Disease Management

Breathing and Relaxation Techniques

Pursed Lip Breathing

With obstructive diseases such as COPD, emphysema, asthma, chronic bronchitis, cystic fibrosis, and in some cases asbestosis, you can get air in fine but getting it back out can be a task. There have been some techniques developed that have been helpful in getting that excess air out.

  1. Breathe in slowly through your nose.
  2. Hold your breath for 3 seconds.
  3. Purse your lips as if you were going to whistle.
  4. Breathe out slowly through your pursed lips for 6 seconds.

Diaphragmatic Breathing

This technique will allow you to get back into a more rhythmic breathing pattern.

  1. Lie on your back in a comfortable position with a pillow under your head and one under your knees.
  2. Rest one hand on your stomach, just below your rib cage, and one hand on your chest.
  3. Slowly breathe in and out through your nose using your abdominal muscles. The hand on your stomach will rise on inspiration and fall on expiration. The hand on your chest will remain still.
  4. Repeat 3 or 4 times before resting.

Rhythmic Breathing

If your breathing is short and hurried, slow it down by taking long, slow breaths.

  1. Count slowly to five as you inhale.
  2. And then count slowly to five as you exhale. Pay attention to how your body naturally relaxes.

Deep Breathing

  1. Imagine a spot just below your navel.
  2. Breathe into that spot, filling your abdomen with air. Let the air fill you from the abdomen up.
  3. Then let it our, like deflating a balloon. With every long, slow exhalation, you should feel more relaxed.

Visualized Breathing

  1. Find a comfortable place where you can close your eyes and combine slowed breathing with your imagination.
  2. Picture relaxation entering your body and tension leaving your body. Breathe deeply, but in a natural rhythm.
  3. Visualize your breath coming into your nostrils, going to your lungs and expanding our chest.
  4. Then visualize your breath going out the same way.
  5. Continue breathing, but each time you inhale, imagine that you are breathing in more relaxation. Each time you exhale imagine that you are getting rid of a little more tension.

Progressive Muscle Relaxation

  1. Switch your thoughts to yourself and your breathing.
  2. Take a few deep breaths, exhale slowly. Mentally scan your body. Notice areas that feel tense or cramped.
  3. Focus on loosening up these areas. Let go of as much tension as you can.
  4. Rotate your head in a smooth circular motion once or twice. (Stop any movements that cause pain!)
  5. Roll your shoulders forward and backward several times. Then tense and relax your muscles. Let all of your muscles completely relax.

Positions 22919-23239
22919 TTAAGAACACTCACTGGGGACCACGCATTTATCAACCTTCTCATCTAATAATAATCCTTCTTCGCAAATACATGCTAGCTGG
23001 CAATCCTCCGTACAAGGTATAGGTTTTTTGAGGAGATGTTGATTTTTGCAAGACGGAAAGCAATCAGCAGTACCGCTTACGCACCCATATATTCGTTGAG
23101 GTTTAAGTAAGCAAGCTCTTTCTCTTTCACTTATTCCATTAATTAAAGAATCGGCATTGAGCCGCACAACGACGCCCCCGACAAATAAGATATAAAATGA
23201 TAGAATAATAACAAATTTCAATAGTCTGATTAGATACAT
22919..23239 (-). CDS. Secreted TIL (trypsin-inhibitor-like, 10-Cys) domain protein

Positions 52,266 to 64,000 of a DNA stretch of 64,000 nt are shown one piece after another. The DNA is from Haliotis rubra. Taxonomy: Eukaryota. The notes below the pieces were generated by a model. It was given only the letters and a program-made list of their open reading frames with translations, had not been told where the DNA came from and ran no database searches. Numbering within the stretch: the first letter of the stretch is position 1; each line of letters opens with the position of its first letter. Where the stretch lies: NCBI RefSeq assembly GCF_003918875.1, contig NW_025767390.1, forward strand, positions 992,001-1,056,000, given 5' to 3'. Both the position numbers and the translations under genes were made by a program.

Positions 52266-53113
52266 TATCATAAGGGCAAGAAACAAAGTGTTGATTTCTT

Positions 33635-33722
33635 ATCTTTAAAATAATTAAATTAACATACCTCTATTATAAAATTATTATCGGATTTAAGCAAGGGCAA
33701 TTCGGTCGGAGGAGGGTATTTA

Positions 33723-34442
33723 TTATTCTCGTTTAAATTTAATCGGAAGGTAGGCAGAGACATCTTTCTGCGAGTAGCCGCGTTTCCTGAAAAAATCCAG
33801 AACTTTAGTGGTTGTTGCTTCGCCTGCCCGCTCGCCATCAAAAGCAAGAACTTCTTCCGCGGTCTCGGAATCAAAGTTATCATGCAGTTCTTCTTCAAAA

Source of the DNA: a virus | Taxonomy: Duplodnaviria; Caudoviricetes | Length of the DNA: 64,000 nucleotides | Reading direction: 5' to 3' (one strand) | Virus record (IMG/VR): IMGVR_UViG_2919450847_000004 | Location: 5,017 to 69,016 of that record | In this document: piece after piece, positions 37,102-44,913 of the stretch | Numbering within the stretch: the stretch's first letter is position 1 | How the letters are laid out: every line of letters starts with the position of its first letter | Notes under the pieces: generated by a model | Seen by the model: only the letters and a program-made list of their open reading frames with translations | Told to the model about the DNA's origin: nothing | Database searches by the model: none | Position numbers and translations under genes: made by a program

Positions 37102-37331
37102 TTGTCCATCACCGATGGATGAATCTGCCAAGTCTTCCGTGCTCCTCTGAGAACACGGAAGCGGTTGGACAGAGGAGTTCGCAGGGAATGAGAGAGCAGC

6. Repeat the process of loosening your muscles, tensing them temporarily, then releasing and fully relaxing all of your muscle groups. Progress down your body so that your last thing is to flex and then release and relax your toes.
  7. Recall a pleasant thought for a few seconds. Take another deep breath and exhale slowly. You should feel relaxed.

Relax by Breathing Up

  1. Lie in a comfortable position allowing yourself to breathe freely and deeply through your mouth. If you prefer, lift your head up slightly with a pillow.
  2. Place your finger tips in the little pits under each collar-bone. Inhale smoothly and fully to feel your finger tips move. Up and down with each breath.
  3. Each out breath should be an act of relaxation. You must be very conscious of this fact and focus on this aspect. Breathing fully is a challenge; at first it might be difficult to do smoothly. So keep practicing!

Relax to Music

Combine relaxation exercises with your favorite music in the background. Select the type of music that lifts your mood or that you find soothing or calming. Some people find it easier to relax while listening to specially designed relaxation audio recordings, which provide music and relaxation instructions.

Mental Imagery Relaxation

Mental imagery relaxation, or guided imagery, is a proven form of focused relaxation that helps create harmony between the mind and body. Guided imagery coaches you in creating calm, peaceful images in you’re a mind. One option is to walk yourself through a visualization that will take you through a relaxing experience. This could be things such as a walk through the forest, a stroll along a favorite river, or walking down the beach at the ocean. It can be anything that is a special experience for you that brings you a sense of relaxation.

Another option is to modify your self-talk, that is, what you are saying to yourself abut what is going on with you. It is beneficial to make positive affirmations to yourself which can help counteract negative thoughts and emotions you might be dealing with. Here are some examples of positive affirmations you can practice.

  • I have the power to let go of things I cannot control.
  • There is nothing in the world I cannot handle.
  • Every day there is a way that I am getting stronger.

Yoga, Pilates, and Tai Chi

Breathing techniques aren’t the only thing available to help you relax. There are many exercises available also. Yoga, Pliates, and Tai Chi are some of them. These exercises are a combination of excellent stretches and deep breathing. They are great because they include strengthening and toning and are good for muscle oxygenation as well as relaxation.

Collected and complied with the help of www.webmd.com